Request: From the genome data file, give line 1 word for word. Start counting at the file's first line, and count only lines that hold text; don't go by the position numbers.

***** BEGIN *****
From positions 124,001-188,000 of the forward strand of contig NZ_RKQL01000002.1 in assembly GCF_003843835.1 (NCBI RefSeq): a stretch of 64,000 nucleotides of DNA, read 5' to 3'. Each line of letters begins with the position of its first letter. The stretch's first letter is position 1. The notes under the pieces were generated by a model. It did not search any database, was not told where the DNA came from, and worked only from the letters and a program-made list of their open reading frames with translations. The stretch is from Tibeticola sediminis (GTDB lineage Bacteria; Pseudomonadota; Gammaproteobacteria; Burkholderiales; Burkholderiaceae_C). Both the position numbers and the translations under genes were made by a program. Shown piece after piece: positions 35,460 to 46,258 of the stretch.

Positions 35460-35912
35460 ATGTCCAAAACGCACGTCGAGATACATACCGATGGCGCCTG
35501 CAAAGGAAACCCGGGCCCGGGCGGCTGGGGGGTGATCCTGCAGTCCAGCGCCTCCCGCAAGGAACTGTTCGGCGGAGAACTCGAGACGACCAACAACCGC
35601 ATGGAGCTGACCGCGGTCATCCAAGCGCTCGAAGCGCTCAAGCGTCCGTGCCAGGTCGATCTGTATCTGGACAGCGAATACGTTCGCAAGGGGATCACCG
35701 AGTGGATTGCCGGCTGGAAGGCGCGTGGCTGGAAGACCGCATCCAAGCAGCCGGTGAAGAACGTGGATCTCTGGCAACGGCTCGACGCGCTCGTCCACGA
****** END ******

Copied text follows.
From positions 124,001-188,000 of the forward strand of contig NZ_RKQL01000002.1 in assembly GCF_003843835.1 (NCBI RefSeq): a stretch of 64,000 nucleotides of DNA, read 5' to 3'. Each line of letters begins with the position of its first letter. The stretch's first letter is position 1. The notes under the pieces were generated by a model. It did not search any database, was not told where the DNA came from, and worked only from the letters and a program-made list of their open reading frames with translations. The stretch is from Tibeticola sediminis (GTDB lineage Bacteria; Pseudomonadota; Gammaproteobacteria; Burkholderiales; Burkholderiaceae_C). Both the position numbers and the translations under genes were made by a program. Shown piece after piece: positions 35,460 to 46,258 of the stretch.